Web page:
This originally appeared at Antiwar.com on May 4, 2015
It’s been 45 years since draft-deferred Ohio National Guardsmen aimed their M-1 rifles and .45 pistols at unarmed Ken State College students, killing four and wounding nine on May 4, 1970. You have to be well into middle age now to remember that day. My memory is stirred whenever I look at three photos: John Filo’s striking shot of teenager Mary Ann Vecchio on her knees weeping as she bends over student Jeffrey Miller’s body, I photo I took of Jeffrey’s grieving mother for a magazine my son Alex once edited, and a picture of two of the forever crippled in wheelchairs, KSU student Dean Kahler and wounded Marine Vietnam vet Ron Kovic of Born on the Fourth of July fame.
On the 41st anniversary of the shootings in 2011, the Cleveland Plain Dealer, the state’s largest newspaper, concluded, “There has never been a completely satisfactory explanation for why the Guard fired.” In fact, it went on, “The central unresolved question in the Kent State affair has been why several dozen Ohio Guardsmen pivoted in unison and fired” and for 13 agonizing seconds killed and wounded so many of their peers. The previous year the paper had reported the finding of an audio recording where a Guard office was said to shout, “All right, prepare to fire.” This led to an editorial urging the state to take another look “and give full account of that tragic day.”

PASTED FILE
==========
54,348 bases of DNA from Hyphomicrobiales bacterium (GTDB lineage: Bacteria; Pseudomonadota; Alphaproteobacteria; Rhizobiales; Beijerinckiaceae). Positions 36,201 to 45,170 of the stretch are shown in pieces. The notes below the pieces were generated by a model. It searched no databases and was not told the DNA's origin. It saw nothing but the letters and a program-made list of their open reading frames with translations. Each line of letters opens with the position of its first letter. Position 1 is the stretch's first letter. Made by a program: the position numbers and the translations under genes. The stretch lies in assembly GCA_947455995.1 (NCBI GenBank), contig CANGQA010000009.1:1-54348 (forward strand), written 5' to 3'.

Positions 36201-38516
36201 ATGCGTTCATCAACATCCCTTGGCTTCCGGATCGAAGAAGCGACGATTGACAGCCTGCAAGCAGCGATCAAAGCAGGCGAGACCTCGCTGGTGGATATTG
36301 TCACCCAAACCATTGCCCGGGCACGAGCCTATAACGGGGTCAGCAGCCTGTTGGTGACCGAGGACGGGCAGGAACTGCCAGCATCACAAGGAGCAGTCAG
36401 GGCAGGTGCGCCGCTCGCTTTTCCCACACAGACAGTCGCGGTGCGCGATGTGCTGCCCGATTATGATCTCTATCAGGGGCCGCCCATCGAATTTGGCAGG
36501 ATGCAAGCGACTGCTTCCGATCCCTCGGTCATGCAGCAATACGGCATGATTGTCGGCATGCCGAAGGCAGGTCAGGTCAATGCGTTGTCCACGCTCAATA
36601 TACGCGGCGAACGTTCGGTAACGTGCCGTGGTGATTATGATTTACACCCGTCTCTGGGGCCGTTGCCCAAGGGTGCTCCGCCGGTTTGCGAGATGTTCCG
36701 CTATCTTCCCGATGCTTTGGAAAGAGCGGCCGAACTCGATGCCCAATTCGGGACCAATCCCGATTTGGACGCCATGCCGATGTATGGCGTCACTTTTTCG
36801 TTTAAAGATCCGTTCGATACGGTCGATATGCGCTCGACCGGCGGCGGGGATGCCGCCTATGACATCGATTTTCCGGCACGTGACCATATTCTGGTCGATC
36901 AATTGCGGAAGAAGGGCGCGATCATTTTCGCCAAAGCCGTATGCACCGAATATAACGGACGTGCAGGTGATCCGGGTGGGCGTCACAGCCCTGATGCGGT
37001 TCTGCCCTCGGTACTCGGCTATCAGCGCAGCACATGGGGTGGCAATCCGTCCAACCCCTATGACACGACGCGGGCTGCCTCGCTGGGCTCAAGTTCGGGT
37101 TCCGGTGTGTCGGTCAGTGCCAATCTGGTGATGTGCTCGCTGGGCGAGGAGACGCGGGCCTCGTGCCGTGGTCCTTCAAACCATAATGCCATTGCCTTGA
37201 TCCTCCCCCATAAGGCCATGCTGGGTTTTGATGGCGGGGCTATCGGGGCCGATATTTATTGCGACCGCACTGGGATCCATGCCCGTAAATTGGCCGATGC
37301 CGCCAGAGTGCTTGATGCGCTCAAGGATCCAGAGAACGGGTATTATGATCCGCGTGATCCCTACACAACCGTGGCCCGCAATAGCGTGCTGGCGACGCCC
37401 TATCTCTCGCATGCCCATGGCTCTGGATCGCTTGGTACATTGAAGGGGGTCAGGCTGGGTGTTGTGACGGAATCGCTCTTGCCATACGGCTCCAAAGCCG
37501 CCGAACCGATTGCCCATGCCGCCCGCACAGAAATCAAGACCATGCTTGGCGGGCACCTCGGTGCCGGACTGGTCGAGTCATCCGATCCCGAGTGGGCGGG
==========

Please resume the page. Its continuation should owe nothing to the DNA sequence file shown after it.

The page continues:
“That tragic day” followed Nixon’s announcement that the U.S. had invaded Cambodia and expanded the war, causing antiwar college students throughout the nation to go on strike. It was a time when the President called antiwar students “bums” and Ohio’s Republican Governor James Rhodes, in a tight and ultimately losing race, described students against the war as “worse than brown shirts and the communist element and also night riders and vigilantes. They are the worst type of people that we harbor in America.”
A majority of blinkered Americans agreed. Apprehensive and uncertain, yearning for a return to an allegedly untroubled era before the tumultuous sixties, and manipulated all their lives to believe that only an “exceptional” America protected them against Communist and Asian hordes, they supported the shootings, as a Gallup poll reported. Pat Moynihan thought May 4th amounted to a pro-war plebiscite, a prescient remark given that two years later Nixon overwhelmingly defeated George McGovern, an unflinching dove. And Milton Viorst, one of the sharpest pundits of those years, thought, “The 1960s ended in a small town in Ohio named Kent.”
After several trials, a presidential commission, and books galore, no one was ever held responsible despite a final settlement of a meager $674,000 distributed among the thirteen families. It did, however, lead…